Why Plaid Cymru’s leadership fear a Neil McEvoy takeover bid
Ifan Morgan Jones
In an opinion piece published on Nation.Cymru earlier today, Plaid Cymru leader Adam Price warned that “I have seen reports of a concerted attempt by some non-members of Plaid Cymru to intervene in our democracy.”
To what was he referring? Like ‘He-who-must-not-be-named’ in Harry Potter, Neil McEvoy’s presence hangs heavy over the article despite not being named in it once.
It is clear that the Plaid Cymru Assembly Group want shot of South Wales Central AM, Neil McEvoy.
Why? Plaid Cymru will refer to the charge sheet against him, which is a long one. It is not my place to judge what foundation there is to the accusations against him, and Neil McEvoy has publicly disputed their validity, so I will simply list the sources:
- He was suspended as deputy leader of Cardiff Council over a Facebook post in 2011
- He was told off by the Standards Committee for misappropriation of Assembly resources in 2017
- He was suspended from being a councillor for one month after a tribunal found a comment he made amounted to “bullying behaviour”
- He was disqualified from Plaid for breaking Plaid’s standing orders in 2018
- He was investigated by the assembly’s standards commissioner over allegations he misused assembly funds in 2019
- He will appear before an ethics committee accused of “bullying” a care home worker
Perhaps more revealing however was the following comment by Plaid AM Rhun ap Iorwerth on Twitter:
“Don’t misunderstand me. His personality is a problem, but it goes far beyond ‘not liking him’!” he says.
“If anyone – for reasons of personality or otherwise – bullies, undermines, threatens, challenges legally… time after time… it’s a problem.”
Earlier this month, Neil McEvoy dropped his bid to re-enter Plaid Cymru, alledging a lack of a lack of “natural justice” and “due process”.
At the time Plaid Cymru AM Helen Mary Jones claimed that Neil McEvoy was “not relevant to Plaid Cymru anymore”.
However, Adam Price’s words suggest that they fear a McEvoy comeback.
The vehicle for that comeback would seem to be Plaid Cymru’s own Autumn conference in Swansea, where a slate of prominent positions on the party’s NEC will be up for grabs.
If you look at the list of nominations something rather unusual becomes apparent. Plaid Cymru Cardiff West, Neil McEvoy’s turf, has nominated eight different party members to key positions.
- Dewi Evans as Plaid Cymru Chair
- Jonathan Gwyn Edwards as Direction of Policy and Political Education
- Heledd Gwyndaf as Director of Communication
- Jacqui Hurst as Director of Equality
- Andrea Gibson as South Central Regional Representative
Of the 30 nominations for key posts on the NEC, eight have come from one constituency – which is Cardiff West. This is more than any other constituency party.
What makes it more unusual is that constituencies usually nominate members from inside their own electoral region. Cardiff West have nominated candidates for Mid & West Wales & South East Wales as well as South Wales Central.
What these members have in common is not that they are members in Cardiff West but that they are public supporters of Neil McEvoy.
Dewi Evans who has been nominated as Chair has made it clear in an interview with Golwg360 that one of his main aims is to be able to welcome Neil McEvoy back into the party.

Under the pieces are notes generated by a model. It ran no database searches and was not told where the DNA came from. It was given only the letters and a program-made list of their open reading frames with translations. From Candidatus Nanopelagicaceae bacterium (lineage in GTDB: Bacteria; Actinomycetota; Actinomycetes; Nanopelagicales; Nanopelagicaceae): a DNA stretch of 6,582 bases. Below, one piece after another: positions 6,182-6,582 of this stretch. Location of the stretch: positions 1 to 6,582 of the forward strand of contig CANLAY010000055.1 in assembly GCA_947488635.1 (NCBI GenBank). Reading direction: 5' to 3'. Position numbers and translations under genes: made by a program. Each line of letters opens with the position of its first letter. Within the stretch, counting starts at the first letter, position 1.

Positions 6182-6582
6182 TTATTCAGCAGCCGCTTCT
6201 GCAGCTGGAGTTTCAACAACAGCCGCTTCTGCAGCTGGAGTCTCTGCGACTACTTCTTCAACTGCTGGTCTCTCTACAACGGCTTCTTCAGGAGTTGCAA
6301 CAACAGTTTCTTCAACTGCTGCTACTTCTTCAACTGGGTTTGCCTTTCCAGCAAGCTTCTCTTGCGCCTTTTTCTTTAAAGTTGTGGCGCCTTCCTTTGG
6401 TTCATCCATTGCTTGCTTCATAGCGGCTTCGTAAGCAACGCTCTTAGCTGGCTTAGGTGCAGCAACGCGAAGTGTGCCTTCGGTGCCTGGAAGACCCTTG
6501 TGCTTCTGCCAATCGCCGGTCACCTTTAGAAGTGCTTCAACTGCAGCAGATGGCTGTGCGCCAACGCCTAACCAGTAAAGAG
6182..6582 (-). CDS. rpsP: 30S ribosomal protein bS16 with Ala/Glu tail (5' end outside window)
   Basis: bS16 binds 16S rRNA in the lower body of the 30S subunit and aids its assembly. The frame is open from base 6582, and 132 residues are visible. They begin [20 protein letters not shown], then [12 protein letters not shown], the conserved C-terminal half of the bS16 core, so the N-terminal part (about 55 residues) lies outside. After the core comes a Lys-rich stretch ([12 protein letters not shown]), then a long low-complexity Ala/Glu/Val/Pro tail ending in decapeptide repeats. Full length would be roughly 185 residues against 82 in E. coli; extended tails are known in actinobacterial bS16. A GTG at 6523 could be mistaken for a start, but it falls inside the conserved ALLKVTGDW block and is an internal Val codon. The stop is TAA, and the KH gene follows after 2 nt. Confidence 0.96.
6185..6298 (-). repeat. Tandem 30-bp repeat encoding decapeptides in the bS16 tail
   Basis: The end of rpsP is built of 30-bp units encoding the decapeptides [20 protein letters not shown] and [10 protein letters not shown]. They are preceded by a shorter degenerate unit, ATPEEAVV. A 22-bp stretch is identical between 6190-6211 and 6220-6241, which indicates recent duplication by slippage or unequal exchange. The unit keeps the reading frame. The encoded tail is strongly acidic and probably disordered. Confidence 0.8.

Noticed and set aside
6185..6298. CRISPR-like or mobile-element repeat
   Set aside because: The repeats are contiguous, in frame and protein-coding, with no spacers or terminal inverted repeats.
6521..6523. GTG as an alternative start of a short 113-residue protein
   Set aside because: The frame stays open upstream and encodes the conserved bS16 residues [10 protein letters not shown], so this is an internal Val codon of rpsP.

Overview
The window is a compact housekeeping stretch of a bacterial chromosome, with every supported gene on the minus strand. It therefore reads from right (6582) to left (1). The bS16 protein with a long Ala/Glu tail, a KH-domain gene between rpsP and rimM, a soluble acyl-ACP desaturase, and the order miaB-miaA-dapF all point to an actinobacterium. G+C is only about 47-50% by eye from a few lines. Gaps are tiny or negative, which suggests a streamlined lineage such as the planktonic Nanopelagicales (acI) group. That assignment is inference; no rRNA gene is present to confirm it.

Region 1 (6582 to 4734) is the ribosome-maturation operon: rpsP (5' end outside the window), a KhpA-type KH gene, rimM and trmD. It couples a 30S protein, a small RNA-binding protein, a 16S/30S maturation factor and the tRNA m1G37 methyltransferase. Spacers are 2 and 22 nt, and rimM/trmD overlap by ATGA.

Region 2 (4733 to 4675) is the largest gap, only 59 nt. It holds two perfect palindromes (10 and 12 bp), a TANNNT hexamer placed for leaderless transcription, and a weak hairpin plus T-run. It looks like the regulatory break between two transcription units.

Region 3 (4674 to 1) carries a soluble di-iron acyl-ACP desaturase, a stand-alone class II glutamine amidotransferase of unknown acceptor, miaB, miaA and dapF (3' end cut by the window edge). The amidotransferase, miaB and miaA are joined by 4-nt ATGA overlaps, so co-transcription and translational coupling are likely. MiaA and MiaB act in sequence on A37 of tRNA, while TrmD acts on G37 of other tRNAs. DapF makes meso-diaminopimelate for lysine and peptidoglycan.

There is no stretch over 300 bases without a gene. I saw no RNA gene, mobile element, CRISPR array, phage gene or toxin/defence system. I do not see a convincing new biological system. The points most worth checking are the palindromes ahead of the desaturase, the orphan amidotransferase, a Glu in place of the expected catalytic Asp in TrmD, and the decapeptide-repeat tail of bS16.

Jonathan Gwyn Edwards has previously represented Neil McEvoy as his barrister.
Heledd Gwyndaf has spoken alongside Neil McEvoy at his Propel meetings.
Jacqui Hurst has spoken alongside Neil McEvoy in a Plaid Cymru conference fringe event calling for a change of direction in the party.
Andrea Gibson was Plaid Cymru’s successful candidate in the recent Ely by-election, and campaigned alongside Neil McEvoy.
It is no secret that both branches in the Cardiff West constituency – Canna and Fairwater – are supportive of Neil McEvoy.
Therefore, it is not perhaps unreasonable for Plaid Cymru to conclude that many of these nominated members have been chosen because of their declared support for McEvoy.
Of course, there’s nothing particularly wrong about this course of action, and no one is accusing anyone on the list of wrongdoing. There’s no conspiracy.
At the grassroots of a political party – the part that most voters don’t see – this is how politicians can expand their power base. This is exactly how Momentum took political control of the Labour Party, which lead to the rise of Jeremy Corbyn.
You encourage your supporters to stand in key positions, and you encourage your followers to turn up to meetings and vote for them.
But what is clear is that Plaid Cymru’s Autumn conference could be even more important than last year’s leadership election in shaping the future direction of the party.
The change in leadership from Leanne Wood to Adam Price was not a huge one. But putting Neil McEvoy’s supporters in control of key posts within the NEC would open the door not just to McEvoy rejoining the party but also possibly to a completely different style of politics.
The result of these votes will rest completely on who attends at the Plaid Cymru conference at the Swansea Grand Theatre on 4-5 October.
Both McEvoy’s supporters and his political opponents will no doubt wish to ensure that they are in attendance.
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Quite simply, if Plaid Cymru don’t stop demonising their most electoral asset, they will not only fail to unseat Mark Drakeford but will continue to alienate would-be supporters among the Welsh public.
How come Elin Tudor stood for South Central Regional Representative after a nomination from Pontypridd?